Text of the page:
For two years in a row, Speaker of the House Mike Busch (D., Anne Arundel) has stymied that agenda, using his control over the committee process to scuttle various slots bills.
This year was different. From the opening gavel, the slots debate had a different tone and feel. Knowing that the chances for a controversial bill would be much smaller in an election year, this seemed like the time!
Well, you know the story. We did get a bill out. We got out a bill that is so different from the Senate version that you couldn't even call them relatives. Our bi-cameral legislature requires that each chamber vote on a version of a bill, and that a conference committee resolve any differences.
The leaders of the two chambers appoint the conferees, and have a lot to say about the shape of the final product.
In our current entanglement, Speaker Busch has refused to appoint the House members to the conference committee. He opines that since the bill passed by one vote, there can be no changes to it. Any change suggests that members would go from supporting the bill to opposing it.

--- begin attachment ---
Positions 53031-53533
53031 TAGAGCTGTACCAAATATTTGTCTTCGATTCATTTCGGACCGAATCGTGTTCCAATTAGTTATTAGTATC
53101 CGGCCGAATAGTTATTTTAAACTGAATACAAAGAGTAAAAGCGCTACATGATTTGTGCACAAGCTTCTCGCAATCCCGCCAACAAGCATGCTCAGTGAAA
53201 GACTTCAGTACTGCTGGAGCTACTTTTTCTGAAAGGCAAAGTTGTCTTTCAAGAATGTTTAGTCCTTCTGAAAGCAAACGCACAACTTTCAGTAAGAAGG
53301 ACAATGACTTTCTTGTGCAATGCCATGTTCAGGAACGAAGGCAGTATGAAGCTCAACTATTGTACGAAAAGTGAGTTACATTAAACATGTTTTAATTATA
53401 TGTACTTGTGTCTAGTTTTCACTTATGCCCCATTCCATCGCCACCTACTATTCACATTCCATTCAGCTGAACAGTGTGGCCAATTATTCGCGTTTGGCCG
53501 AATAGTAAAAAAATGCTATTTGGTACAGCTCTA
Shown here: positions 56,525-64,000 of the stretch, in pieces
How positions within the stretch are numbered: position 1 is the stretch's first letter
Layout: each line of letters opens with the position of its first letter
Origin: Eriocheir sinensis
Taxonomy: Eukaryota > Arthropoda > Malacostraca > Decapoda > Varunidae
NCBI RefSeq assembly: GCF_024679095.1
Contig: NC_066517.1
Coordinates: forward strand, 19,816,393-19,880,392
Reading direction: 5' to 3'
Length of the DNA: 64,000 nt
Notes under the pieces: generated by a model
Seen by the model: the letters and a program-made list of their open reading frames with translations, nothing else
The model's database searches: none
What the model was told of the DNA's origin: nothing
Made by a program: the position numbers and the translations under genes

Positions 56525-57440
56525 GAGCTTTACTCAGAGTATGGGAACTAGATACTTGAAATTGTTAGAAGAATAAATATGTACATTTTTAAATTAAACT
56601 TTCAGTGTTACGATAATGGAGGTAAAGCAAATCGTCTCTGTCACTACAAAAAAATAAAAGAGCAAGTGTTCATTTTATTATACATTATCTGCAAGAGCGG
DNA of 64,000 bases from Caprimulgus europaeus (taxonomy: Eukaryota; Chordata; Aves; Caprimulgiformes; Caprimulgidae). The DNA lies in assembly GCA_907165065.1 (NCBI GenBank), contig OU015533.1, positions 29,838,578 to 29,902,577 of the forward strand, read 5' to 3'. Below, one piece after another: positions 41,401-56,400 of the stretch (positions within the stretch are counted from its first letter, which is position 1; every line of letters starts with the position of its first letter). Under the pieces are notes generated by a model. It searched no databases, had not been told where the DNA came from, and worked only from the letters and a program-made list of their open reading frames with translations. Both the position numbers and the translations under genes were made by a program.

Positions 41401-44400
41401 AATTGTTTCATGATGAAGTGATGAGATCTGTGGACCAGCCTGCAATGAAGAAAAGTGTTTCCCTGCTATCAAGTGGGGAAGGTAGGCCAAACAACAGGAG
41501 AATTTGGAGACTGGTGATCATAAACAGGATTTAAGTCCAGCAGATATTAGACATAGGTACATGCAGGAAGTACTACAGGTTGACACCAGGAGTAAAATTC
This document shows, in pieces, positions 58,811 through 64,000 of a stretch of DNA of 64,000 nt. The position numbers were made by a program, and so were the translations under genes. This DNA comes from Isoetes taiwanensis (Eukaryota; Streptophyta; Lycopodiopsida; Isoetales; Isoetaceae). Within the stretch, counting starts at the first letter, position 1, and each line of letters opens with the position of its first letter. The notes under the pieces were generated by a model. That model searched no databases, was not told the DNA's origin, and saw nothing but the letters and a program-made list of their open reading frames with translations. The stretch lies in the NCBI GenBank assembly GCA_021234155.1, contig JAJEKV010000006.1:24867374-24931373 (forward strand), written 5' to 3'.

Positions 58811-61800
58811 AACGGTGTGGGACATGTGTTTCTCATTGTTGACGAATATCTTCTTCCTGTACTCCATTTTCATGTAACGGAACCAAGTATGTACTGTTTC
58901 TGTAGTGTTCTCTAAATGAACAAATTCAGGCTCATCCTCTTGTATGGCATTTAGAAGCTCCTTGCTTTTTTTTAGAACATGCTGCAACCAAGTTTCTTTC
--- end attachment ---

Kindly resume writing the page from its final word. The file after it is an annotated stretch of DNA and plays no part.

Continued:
The Frederick County delegation, with the exception of Del. Joe Bartlett (R., 4th), all supported the bill with the logic I cited above. We'll all have the same challenge in our explanation. We also met with both Bill Rickman and John Poole.
Mr. Rickman already runs a slots venue, Delaware Park outside of Wilmington, in my native state of Delaware. He also owns a large parcel of land east of Frederick Airport. He might bid on a license to run a slots venue in Frederick if that were a possibility.
Mr. Poole owns the Cracked Claw, and would like "some" slot machines there, too. Unfortunately, neither man should spend too many sleepless hours, since it just isn't going to happen.
The Senate Budget and Taxation Committee voted last Friday to conform the House bill to the Senate bill. That means that the bill passed by the House looks exactly like the Senate version.
Speaker Busch is not obligated to even put that bill to a vote, and even if he did, it will fail, because that's what he wants to happen; in other words, a standoff.